Hollander believes waiting for full accreditation is a mistake.
CBS Radio’s CEO Joel Hollander wants the portable people meter (PPM) out in the marketplace as fast as possible—and he thinks waiting for the new service to get full accreditation is a mistake.
The status of Arbitron’s PPM service promises once again to be the major topic of discussion at the ratings firm’s radio advisory council meeting today through Friday in Colorado Springs. But unlike the previous meeting, when broadcasters pressured Arbitron to wait until it achieved Media Rating Council accreditation in Houston before going live with the PPM service, this week’s meeting could find some broadcasters urging Arbitron to go ahead with the balance of its rollout schedule even without the double checkmarks of full accreditation.
Arbitron’s original schedule called for the company to roll out the PPM service to the top 50 markets beginning with Houston in July. But, in June, when the MRC passed on the opportunity to accredit the PPM, requesting more analyses, Arbitron was forced to delay the launch of Houston.
Since the March council meeting, the urgency for electronic measurement has grown. Nine radio groups have signed for the PPM, seven since March, including CBS Radio, the nation’s second largest radio broadcaster.
“Between CBS, Beasley Broadcast Group, Greater Media, and WBEB-FM, there are enough in Philadelphia to move ahead right away,” said Hollander, who has been urging the industry to move quickly to adopt PPM. “Enough already. The PPM isn’t perfect, but we need to get going. The ad agencies have been vociferous and so will we.”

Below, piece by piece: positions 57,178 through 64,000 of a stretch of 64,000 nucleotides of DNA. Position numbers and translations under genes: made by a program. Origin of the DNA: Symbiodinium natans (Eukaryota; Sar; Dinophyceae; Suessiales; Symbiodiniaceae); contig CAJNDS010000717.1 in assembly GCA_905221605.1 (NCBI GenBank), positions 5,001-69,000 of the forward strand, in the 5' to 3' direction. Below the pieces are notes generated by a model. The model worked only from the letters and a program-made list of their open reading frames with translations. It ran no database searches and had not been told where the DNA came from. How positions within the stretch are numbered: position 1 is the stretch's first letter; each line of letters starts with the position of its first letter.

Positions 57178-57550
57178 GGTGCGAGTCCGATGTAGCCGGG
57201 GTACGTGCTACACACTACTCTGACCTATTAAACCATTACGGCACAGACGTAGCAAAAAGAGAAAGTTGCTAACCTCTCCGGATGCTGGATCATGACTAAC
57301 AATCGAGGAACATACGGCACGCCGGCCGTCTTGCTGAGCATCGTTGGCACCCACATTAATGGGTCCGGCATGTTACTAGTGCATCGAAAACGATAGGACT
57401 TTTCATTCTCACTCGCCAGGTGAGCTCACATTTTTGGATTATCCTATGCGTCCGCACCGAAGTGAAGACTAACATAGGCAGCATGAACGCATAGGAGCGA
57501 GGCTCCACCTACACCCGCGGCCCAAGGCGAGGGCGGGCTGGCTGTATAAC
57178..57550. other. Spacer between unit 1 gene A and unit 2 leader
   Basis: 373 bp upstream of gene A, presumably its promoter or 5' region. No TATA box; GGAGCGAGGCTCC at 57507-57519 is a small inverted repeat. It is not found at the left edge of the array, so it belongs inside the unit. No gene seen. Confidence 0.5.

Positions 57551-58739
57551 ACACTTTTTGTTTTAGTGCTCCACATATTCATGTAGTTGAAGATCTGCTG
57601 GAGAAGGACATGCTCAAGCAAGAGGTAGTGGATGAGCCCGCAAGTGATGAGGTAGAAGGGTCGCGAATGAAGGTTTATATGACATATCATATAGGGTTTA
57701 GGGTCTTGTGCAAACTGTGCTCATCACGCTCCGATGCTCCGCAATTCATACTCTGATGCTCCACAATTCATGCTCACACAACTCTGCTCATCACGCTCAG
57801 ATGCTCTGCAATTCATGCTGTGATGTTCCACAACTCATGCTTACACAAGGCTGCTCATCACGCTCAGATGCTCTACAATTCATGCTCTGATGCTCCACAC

The second market on Arbitron’s PPM rollout schedule after Houston, Philadelphia could wind up being the first PPM market if the Media Rating Council fails to accredit Houston at its August meeting. Steve Morris, president and CEO for Arbitron, indicated during its recent earnings call that the company would be willing to launch in other markets with an MRC audit, but not accreditation, especially if it had a critical mass of clients signed. In Philadelphia, scheduled to go live Jan. 2007, Arbitron has signed broadcasters representing 64 percent of the market revenue.
One group likely to oppose that scenario is Clear Channel. The nation’s largest radio group pulled the plug on its negotiations with Arbitron when the MRC failed to grant PPM accreditation in June and kicked groups that signed for the PPM off its electronic measurement evaluation committee. Those booted included CBS.
“I hope Clear Channel signs on the dotted line soon so we can put this behind us,” Hollander said. “The ad agencies want them to sign on. This is something that should be done now so we don’t have to deal with it in 2007.”
In a soft ad market, radio may not be able to afford to wait. “I don’t think PPM is the reason the market is slow, but you don’t want it to become the reason,” said Hollander. “With PPM, I think we would be able to monetize Opie & Anthony and other changes in our stations a lot quicker,” he added.
Because the PPM can report daily or weekly audiences, CBS also could monetize single-day or weekly boosts in ratings due to specific events. For example, in an analysis of PPM ratings in Houston, the audience for KILT-AM, CBS’ sports station in the market for the NFL draft, jumped from 12,600 to 45,000.
“The change from diary to PPM will impact everything from selling cycles to ratings to the ability to monetize special features, “ said John Snyder, VP of PPM sales for Arbitron, which released its play-by-play analysis Tuesday. “In all likelihood, the ‘emotional’ sell of sports will be replaced with a more ‘fact-based’ sell, and this ‘estimate driven’ world should bring new advertisers to play-by-play who hadn’t considered it before.”